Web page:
When it takes on luminous features, obtained through delicate and fairy tones,   informal abstractionism is called “lyrical abstractionism”; when, however, the feeling is exasperated and dramatized, through charged, intense and violent tones, it is called “expressionist abstractionism”.

The best examples of   informal abstractionism are found largely in the works of Kandinsky himself, who later would have a geometric phase.

The abstractionist movement came to predominate in the contemporary era from the moment when the artist no longer refers to concrete objects, such as portraits, seascapes, flowers, historical, literary or mythological relations.

This happened mainly because with the invention of the camera the art turned to the expression of the interior. The artists were no longer concerned with the representation of the subject, since the value is in the relationship of shapes and colors.

The  abstract art  works with light and shadow, rhythm, color, harmony, balance, line, dot and geometric shapes. Art scholars commonly consider the Russian painter Wassily Kandinsky (1866-1944) to be the initiator of abstract painting.

Abstractionism – History

Unlike the history of geometric abstraction, that of informal or lyrical abstraction in Brazil is much simpler and was not founded on organized groups or theoretical clashes.

The greatest influence on its development was the Bienal de São Paulo, which, since its creation in 1951, and especially throughout the 1960s, has shown the works of Tachist, informal and gesture painters whose careers were reaching their peak internationally. But even before the Bienal, there were, strictly speaking, two pioneers, Cícero Dias and Antônio Bandeira, who at the end of the 40s lived in Europe and came to Brazil.

Within the label of informal abstraction, there is also abstract expressionism, which designates a more vigorous, gestural and dramatic art, the peak of which is the action painting of the American artist Jackson Pollock (1912-1956).

In Brazil, such an extreme has never been reached. The most gestural and dramatic of our abstractionists was the painter Iberê Camargo. Moreover, the gesture – especially an elegant gesture, with a clear calligraphic character – appears in the painting of the artists called Japanese-Brazilians, because they were born in Japan, emigrated to Brazil, but brought from the homeland a tradition of  abstract art , which here developed.

The first Japanese-Brazilian to impose himself, in the late 1950s, was Manabu Mabe (1924-1997), a former farmer who had emigrated at the age of ten.

Mabe’s painting is grandiloquent and ornamental, and he is the best known of Japanese-Brazilians abroad. In addition to Mabe, Tikashi Fukushima (1920), Kazuo Wakabaiashy (1931), Tomie Ohtake (1913) and Flávio Shiró (1928) stood out.

The last two are special cases. Tomie was never exactly an informal painter, although she did not use geometric shapes at first; adopted them, however, from the 1970s onwards. Flávio Shiró made a very original and highly dramatic synthesis between gestural abstraction and figuration, and there are phases in which one or the other predominates.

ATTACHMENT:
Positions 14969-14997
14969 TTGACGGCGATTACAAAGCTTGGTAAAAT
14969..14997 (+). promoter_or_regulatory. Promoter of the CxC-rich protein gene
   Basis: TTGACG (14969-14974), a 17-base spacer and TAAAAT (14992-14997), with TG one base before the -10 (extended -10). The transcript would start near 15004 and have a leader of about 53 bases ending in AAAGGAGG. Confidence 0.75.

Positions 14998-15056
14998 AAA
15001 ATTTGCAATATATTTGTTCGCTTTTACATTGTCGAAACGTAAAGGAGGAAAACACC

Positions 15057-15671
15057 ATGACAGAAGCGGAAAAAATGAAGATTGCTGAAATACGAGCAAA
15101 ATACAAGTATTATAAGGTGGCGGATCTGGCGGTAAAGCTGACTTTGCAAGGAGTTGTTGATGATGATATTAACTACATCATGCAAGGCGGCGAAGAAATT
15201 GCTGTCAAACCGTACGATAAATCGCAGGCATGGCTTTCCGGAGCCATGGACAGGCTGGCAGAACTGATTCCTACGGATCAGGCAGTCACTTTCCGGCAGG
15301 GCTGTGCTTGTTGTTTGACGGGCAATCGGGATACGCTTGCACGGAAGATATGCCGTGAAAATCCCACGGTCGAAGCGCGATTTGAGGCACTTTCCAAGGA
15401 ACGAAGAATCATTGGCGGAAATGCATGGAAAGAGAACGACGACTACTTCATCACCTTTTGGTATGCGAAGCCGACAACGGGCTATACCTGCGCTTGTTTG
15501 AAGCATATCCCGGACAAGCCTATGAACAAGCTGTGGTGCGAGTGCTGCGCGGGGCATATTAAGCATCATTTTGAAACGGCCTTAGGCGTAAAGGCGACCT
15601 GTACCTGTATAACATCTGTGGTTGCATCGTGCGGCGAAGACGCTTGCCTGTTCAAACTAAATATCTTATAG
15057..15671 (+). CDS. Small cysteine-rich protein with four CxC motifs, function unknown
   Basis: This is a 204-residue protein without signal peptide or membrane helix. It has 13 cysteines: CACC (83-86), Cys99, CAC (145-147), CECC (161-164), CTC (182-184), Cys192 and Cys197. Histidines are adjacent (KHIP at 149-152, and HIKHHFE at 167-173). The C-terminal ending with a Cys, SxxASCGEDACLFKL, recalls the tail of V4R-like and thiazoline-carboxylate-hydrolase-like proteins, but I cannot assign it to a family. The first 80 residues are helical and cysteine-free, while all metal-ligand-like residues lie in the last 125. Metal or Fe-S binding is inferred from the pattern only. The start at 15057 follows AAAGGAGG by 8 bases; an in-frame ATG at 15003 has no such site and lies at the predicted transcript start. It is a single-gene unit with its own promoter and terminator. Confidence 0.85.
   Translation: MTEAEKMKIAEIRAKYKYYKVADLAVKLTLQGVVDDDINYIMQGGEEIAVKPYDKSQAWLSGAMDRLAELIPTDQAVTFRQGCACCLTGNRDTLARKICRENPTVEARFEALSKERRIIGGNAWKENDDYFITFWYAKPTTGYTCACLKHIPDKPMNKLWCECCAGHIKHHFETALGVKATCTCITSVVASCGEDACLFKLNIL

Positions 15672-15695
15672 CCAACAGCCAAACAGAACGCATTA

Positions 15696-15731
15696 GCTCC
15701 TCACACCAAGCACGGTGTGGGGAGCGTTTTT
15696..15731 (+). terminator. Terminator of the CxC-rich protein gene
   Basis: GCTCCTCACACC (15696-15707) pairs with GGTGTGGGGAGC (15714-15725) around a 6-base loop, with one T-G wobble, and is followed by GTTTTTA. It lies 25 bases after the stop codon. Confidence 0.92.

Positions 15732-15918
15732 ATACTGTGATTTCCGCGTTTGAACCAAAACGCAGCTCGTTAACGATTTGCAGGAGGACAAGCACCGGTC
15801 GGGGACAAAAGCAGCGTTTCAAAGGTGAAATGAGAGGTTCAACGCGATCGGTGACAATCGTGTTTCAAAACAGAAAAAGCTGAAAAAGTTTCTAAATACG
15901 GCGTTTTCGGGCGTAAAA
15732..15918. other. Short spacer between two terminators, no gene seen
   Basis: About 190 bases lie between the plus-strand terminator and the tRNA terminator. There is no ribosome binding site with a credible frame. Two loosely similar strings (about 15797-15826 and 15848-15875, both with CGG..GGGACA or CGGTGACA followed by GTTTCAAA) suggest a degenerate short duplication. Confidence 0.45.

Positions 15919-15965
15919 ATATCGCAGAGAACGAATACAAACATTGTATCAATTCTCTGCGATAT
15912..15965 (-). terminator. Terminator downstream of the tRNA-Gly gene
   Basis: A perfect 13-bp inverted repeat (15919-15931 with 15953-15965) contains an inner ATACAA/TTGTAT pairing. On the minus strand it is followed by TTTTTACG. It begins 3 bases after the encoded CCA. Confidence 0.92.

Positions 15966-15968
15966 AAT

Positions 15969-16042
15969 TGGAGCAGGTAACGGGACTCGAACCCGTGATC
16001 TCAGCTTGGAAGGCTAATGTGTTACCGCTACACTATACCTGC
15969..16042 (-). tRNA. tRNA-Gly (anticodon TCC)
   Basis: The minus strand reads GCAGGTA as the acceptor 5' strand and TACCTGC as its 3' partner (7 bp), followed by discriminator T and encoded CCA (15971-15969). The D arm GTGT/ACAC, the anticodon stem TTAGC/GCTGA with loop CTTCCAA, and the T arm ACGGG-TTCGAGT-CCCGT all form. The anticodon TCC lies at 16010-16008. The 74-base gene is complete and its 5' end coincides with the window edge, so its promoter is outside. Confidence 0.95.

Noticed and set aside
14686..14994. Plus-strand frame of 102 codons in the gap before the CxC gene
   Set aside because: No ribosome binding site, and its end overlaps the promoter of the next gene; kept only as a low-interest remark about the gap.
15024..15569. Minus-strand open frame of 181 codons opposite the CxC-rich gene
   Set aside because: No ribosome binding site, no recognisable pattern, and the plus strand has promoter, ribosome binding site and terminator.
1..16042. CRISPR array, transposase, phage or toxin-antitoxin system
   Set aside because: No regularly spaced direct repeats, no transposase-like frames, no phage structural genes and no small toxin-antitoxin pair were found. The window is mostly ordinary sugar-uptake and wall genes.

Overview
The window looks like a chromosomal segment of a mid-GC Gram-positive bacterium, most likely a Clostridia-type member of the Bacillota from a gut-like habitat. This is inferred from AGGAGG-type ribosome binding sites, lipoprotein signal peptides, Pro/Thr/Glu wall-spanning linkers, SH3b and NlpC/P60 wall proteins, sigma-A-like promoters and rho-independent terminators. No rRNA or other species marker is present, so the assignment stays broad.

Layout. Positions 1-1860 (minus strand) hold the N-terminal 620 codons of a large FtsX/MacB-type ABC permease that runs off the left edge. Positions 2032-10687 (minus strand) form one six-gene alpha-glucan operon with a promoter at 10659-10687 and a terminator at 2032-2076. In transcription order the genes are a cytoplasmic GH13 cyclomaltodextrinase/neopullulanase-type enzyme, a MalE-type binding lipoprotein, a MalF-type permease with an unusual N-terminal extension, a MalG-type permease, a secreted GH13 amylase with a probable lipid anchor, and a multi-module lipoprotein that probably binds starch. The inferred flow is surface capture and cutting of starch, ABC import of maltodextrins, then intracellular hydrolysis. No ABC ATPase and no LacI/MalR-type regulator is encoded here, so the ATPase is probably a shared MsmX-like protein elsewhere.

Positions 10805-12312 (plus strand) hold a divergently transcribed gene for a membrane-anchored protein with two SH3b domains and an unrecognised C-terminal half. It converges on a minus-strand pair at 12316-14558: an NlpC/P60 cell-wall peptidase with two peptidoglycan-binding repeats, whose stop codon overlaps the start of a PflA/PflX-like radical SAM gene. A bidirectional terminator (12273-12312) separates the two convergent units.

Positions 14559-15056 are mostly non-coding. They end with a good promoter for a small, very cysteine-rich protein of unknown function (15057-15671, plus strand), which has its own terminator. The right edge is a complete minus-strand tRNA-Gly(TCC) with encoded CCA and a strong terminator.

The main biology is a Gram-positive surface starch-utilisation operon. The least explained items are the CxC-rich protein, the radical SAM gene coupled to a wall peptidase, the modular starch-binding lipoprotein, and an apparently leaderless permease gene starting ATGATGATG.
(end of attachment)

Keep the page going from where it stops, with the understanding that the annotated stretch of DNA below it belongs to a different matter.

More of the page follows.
Other informal abstract painters of importance and quality that should be mentioned:  Henrique Boese (1897-1982), born in Germany; Yolanda Mohályi (1909-1978), born in Hungary; Mira Schendel (1918-1989), born in Switzerland; Wega Nery (1912); Loio Pérsio (1927); Maria Leontina (1917-1984) and Ana Bella Geiger (1933), all born in Brazil.

Very important, within the   lyrical abstractionism in Brazil, it was also the role of printmaking, which became more than a technique of image multiplication and achieved the status of language. Masters of   lyrical abstract engraving became Fayga Ostrower (1920), Artur Luís Piza (1928), Rossini Perez (1932), Anna Bella Geiger (1933) – before moving on to painting – and Maria Bonomi (1935).

Several of the aforementioned artists are still active. On the other hand, very young artists today make a painting that oscillates between a figuration only suggested, and the informal abstraction, due to the vigor and quantity of the pictorial material, the striking presence of the gesture and the expressive impetus.

Abstractionism – Abstraction

In general, abstraction is understood as   any mental attitude that departs or dispenses with the objective world and its multiple aspects. It refers, by extension, with regard to the work of art and the creation process, its motivations and origins, to any form of expression that departs from the figurative image.

Max Perlingeiro, in “Abstraction as language: profile of a collection” Editora Pinakotheke. SP

In the context of modern art, the success of the so-called abstract art was so great that the conceptualization of it started to be made many times in a hurry, without due attention to the legitimate meaning of “abstraction”. This concept refers to the operation of abstracting, which means, in principle, to remove, separate or eliminate certain characteristics or elements of an originally integrated whole. Through the abstract operation it is possible to make the selection of certain similar aspects – so that the attention can better focus on them.


Figurative work: Name: Woman with water jug ​​Author: Johannes Vermeer Date: 1660
Collection Marquand Collection of The Metropolitan Museum of Art – NY

Using a somewhat simplistic symbolism, but with a clear effect and for didactic purposes, we can compare the figurative work with a song with verses. Upon hearing the singer’s interpretation, we easily understand what the composer wants to tell us. The abstract work, in turn, can be compared to a melody without verses. And it is up to the listener to let himself be carried away by the music and feel, almost without any explicit indication, the composer’s proposal.

However, to understand abstract art in its complexity, it is recommended to expand the repertoire of knowledge about Art, visiting exhibitions, reading, seeing and, mainly, visiting History.

Painting within artistic practice, until the mid-18th century, followed strict rules in the solutions and concerns of artists with the figure.